Taking this approach a step further, Aer Lingus, the national carrier of Ireland, transformed itself from legacy carrier into low-cost airline in the mode of its rival, Ryanair, with a wrenching reorganization that began in the first half of 2001. After lowering salaries and firing staff, Aer Lingus focused on point-to-point passenger traffic, simplified its fleet, decreased turnaround times, and stripped costs from every aspect of its operations. By 2002, a projected loss of €27 million (US$24 million) had been long forgotten, in the wake of €35 million ($32 million) in earnings. Since then, Aer Lingus has remained profitable and has become such a thorn in the side of Ryanair that the start-up attempted to acquire it in 2006.
Becoming a premium carrier can be even riskier for a legacy airline, in large part because of the need for expensive investments in training, infrastructure, and product development. It is hard to identify a carrier that has successfully made this transformation. Even creating such a premium service from scratch is difficult: Witness Australia’s OzJet, which launched an all-business-class shuttle serving the busy Sydney–Melbourne route. It couldn’t build a customer base quickly enough and folded after only four months.
How can legacy airlines steer out of this no-man’s-land? Booz Allen Hamilton has developed a five-point strategy that integrates the best elements of low-cost and premium airlines, as well as those of multiple-brand airlines (for instance, those serving short-haul routes on a low-cost basis while offering premium services on long-haul international flights). The strategy plays off the strengths of the legacy carriers — their far-flung networks, strong brands, and sheer size — to match, and perhaps beat, the specialists at their own games.
1. Consider point-to-point flying. Traditional hub carriers can no longer treat their best customers as second-class citizens. To compete with low-cost carriers, they must separate out the most heavily traveled point-to-point routes from the rest of their networks and differentiate their service offerings by the needs of the travelers on these flights. Three types of routes should be considered: holiday destinations, small regional services, and intercity trunk routes. A good example of the latter is the London–Munich route: Obviously, commuters would prefer to fly on a dedicated shuttle rather than being squeezed onto large planes along with connecting travelers just in from the long flight from New York, as they now are. The challenge for traditional carriers in setting up point-to-point routes is to maintain efficiency in operations that may lack the scale of large hubs. But by focusing on heavily trafficked direct routes and attracting new passengers with high-quality point-to-point connections, aircraft utilization and seat load factors can be profitable.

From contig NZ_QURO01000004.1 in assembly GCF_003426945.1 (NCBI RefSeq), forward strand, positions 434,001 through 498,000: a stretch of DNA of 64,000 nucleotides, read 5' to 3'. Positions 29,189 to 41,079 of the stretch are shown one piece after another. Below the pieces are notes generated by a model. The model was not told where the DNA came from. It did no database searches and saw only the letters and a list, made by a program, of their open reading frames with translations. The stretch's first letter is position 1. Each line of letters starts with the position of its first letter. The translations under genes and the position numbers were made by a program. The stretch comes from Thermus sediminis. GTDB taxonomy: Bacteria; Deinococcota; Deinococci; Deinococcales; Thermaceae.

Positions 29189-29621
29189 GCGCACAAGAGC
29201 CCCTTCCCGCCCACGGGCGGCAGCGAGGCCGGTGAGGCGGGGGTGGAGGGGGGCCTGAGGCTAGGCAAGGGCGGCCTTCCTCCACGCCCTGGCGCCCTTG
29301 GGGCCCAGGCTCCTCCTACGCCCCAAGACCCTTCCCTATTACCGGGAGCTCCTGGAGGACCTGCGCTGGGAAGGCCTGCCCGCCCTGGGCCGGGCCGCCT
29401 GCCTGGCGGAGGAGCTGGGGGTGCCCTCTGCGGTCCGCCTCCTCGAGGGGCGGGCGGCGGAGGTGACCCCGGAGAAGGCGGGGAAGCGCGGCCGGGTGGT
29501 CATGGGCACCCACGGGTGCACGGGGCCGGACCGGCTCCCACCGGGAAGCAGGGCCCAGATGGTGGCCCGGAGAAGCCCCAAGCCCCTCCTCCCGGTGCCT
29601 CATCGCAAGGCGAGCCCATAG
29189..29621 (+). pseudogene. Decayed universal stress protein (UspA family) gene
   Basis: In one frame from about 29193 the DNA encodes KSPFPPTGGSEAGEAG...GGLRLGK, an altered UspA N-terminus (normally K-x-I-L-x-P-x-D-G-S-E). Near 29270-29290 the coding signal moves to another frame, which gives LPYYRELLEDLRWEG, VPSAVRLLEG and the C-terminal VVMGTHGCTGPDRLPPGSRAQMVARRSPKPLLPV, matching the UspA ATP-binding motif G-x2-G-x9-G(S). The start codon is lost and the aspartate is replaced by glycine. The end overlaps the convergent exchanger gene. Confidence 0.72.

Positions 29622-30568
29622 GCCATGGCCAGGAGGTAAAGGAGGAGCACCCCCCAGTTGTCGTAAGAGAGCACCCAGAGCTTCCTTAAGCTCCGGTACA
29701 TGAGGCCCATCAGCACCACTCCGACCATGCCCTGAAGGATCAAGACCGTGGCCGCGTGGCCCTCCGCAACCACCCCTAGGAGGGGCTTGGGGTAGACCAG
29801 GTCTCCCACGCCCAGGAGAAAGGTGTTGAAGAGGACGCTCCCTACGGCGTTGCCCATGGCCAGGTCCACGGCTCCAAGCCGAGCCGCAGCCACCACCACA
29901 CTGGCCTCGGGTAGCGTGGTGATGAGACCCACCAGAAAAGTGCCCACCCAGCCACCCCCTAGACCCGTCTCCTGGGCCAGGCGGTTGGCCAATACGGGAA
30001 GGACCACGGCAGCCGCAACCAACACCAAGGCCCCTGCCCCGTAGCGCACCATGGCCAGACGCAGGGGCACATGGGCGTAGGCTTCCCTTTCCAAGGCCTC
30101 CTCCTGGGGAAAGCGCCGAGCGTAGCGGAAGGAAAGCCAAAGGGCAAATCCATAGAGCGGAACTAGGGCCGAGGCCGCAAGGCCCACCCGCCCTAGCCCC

2. Create secondary hubs. The traditional hub-and-spoke network relies on just a few major hubs, through which most passengers are routed. Shifting to multiple hubs, which provide flexible routing alternatives, can relieve some of the pressure on individual hubs. Travelers needn’t fly so far out of their way when connections are made through the most convenient hub. Peaks in arrivals and departures that cause congestion and costly demands on ground services can be reduced by strategically dividing connections among hubs. Following its merger, Air France–KLM now maintains major hubs in Paris and Amsterdam. The advantage: greater routing flexibility, with some connections that can be moved to new times or smaller cities with spare capacity. U.S. carriers such as Southwest that use random hubs have found that they can make a big difference in overall cost per flight, thanks to faster turnaround times and higher aircraft utilization.
3. Meet customer expectations and needs. The more closely airlines can meet the individual needs of passengers, the more loyal those passengers are likely to be. Premium airlines are masters at understanding which services their customers are willing to pay more for — and which ones they’re not. The key is to recognize the trade-off between the value of providing additional services and the costs. National carriers can tailor their services to suit their passenger base, from meal choices to seat design. Airlines can also move away from the traditional three classes to develop new airline brands for particular routes or passengers. Unbundling product and service choices will enable more competitive and dynamic segment offerings, allowing the air traveler to choose which services he or she considers the most valuable and pay accordingly — whether it’s for pickup services, priority check-in and boarding, in-flight entertainment, or onboard food and drinks, for example.